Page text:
NASHVILLE, Tenn. (AP) — An attorney for a German couple who lost their bid for U.S. asylum in order to home-school their children says deportation proceedings against the family have been deferred indefinitely.
The development comes only a day after the U.S. Supreme Court declined to hear Uwe (OO-vuh) Romeike's (roh-MEYE-kahs) asylum appeal.
Michael Donnelly is an attorney with the Home School Legal Defense Association. He said the group received a call from the Department of Homeland Security on Tuesday morning. A statement from Romeike says he is happy the family will be allowed to stay.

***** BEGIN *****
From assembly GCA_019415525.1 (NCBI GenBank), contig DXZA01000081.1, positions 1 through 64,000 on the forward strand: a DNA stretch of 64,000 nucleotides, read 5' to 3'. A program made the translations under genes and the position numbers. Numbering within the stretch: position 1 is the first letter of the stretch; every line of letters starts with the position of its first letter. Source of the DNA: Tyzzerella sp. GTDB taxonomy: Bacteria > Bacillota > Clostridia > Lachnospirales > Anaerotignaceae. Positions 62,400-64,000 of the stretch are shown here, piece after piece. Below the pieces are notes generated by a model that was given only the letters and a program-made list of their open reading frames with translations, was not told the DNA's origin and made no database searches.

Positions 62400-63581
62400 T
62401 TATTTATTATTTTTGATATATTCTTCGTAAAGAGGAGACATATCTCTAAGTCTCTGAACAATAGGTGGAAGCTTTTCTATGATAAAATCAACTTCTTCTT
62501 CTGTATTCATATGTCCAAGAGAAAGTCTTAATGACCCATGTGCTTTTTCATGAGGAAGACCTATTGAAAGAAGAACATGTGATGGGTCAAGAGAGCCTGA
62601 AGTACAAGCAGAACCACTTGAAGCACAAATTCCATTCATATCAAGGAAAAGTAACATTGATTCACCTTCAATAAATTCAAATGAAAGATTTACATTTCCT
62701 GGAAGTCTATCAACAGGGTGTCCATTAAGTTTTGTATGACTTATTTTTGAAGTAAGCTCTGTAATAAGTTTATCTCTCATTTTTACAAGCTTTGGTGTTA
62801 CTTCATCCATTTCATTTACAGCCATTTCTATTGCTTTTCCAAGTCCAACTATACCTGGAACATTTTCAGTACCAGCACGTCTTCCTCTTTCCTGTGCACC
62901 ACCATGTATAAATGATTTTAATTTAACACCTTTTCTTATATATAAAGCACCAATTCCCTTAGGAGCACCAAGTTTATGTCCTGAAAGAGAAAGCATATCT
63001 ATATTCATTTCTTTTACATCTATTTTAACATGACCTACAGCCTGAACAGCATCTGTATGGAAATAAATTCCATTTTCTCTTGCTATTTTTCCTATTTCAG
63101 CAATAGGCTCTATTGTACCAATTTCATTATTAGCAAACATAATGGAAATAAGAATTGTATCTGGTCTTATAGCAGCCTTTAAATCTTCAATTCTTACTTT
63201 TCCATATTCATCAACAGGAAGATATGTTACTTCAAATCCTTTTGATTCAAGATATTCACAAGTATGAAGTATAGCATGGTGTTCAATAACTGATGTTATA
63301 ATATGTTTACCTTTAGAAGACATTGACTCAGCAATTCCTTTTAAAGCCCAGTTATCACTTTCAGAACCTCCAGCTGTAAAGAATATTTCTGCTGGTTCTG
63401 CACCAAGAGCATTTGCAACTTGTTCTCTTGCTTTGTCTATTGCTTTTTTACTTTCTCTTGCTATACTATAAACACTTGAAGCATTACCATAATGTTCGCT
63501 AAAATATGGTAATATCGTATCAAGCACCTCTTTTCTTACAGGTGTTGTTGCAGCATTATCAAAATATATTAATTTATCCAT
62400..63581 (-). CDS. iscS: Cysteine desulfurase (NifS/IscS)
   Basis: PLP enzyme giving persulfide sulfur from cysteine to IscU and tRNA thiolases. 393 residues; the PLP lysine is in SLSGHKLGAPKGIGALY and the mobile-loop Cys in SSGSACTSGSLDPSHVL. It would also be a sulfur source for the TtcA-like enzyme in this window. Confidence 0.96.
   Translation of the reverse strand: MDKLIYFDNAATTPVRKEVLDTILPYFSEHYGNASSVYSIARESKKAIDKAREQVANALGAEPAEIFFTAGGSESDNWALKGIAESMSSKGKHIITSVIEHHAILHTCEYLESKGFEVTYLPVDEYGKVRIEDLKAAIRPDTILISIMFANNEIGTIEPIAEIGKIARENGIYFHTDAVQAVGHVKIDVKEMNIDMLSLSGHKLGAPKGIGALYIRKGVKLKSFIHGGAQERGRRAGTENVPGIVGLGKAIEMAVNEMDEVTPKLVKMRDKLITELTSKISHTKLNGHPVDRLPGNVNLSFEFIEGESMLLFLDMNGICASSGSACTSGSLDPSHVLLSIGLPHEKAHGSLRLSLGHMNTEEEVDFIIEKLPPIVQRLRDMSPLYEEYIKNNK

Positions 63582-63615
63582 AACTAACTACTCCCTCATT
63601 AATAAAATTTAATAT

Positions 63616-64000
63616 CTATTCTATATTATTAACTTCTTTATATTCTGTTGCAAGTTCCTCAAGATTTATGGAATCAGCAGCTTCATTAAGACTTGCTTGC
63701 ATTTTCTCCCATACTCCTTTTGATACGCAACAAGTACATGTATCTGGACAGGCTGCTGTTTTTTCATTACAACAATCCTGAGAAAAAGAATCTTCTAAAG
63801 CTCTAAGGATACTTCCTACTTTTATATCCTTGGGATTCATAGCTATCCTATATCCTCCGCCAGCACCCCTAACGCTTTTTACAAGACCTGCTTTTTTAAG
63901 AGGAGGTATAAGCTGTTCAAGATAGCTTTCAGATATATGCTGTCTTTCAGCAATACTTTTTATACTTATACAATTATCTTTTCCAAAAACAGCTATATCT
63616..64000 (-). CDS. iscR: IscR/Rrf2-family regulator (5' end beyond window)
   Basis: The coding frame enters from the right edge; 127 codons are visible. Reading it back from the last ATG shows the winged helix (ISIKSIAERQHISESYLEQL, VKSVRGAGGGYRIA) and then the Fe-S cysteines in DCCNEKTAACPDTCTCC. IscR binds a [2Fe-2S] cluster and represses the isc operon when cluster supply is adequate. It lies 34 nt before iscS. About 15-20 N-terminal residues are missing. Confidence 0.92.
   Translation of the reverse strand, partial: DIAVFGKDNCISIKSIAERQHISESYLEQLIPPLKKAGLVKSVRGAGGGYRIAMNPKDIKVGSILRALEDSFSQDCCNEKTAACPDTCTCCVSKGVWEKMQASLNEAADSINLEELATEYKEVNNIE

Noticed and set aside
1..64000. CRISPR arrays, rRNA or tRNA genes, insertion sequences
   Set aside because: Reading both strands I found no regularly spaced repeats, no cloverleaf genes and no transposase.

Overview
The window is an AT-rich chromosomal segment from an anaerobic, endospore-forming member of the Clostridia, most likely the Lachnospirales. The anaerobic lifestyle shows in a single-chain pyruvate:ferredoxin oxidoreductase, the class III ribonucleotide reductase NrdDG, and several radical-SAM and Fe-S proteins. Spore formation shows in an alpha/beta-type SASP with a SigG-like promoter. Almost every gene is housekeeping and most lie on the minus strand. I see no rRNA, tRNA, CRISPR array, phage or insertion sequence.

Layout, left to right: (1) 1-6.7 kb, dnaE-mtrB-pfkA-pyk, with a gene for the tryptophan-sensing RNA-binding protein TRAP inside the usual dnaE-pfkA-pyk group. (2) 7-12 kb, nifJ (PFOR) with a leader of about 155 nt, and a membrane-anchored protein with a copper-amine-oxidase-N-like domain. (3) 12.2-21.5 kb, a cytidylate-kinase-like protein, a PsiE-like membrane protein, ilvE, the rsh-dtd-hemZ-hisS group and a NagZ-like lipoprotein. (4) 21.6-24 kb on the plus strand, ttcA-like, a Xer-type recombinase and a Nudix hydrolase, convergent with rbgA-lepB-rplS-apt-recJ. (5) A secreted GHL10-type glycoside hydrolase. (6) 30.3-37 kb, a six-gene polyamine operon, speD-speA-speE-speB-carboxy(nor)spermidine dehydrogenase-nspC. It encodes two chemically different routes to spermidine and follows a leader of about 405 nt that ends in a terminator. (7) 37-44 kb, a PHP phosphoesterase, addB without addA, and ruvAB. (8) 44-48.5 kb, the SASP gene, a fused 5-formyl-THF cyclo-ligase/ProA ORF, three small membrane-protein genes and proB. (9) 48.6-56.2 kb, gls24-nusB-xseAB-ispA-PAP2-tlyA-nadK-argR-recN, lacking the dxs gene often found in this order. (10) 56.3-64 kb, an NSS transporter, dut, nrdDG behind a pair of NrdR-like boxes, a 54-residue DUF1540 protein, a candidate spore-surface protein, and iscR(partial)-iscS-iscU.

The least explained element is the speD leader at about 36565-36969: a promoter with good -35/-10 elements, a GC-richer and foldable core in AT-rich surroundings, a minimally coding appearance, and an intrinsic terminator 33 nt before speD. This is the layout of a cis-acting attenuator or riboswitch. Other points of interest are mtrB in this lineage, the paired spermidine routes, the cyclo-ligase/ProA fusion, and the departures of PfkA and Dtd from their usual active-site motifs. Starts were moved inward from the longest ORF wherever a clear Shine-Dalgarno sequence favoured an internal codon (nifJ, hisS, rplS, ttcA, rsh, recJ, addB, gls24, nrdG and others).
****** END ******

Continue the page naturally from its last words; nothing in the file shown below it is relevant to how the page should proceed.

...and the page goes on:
Romeike had claimed in court that the family faced persecution in Germany, where most children are required to attend state-approved schools. The family moved to Tennessee in 2008 after an escalating series of confrontations with German officials.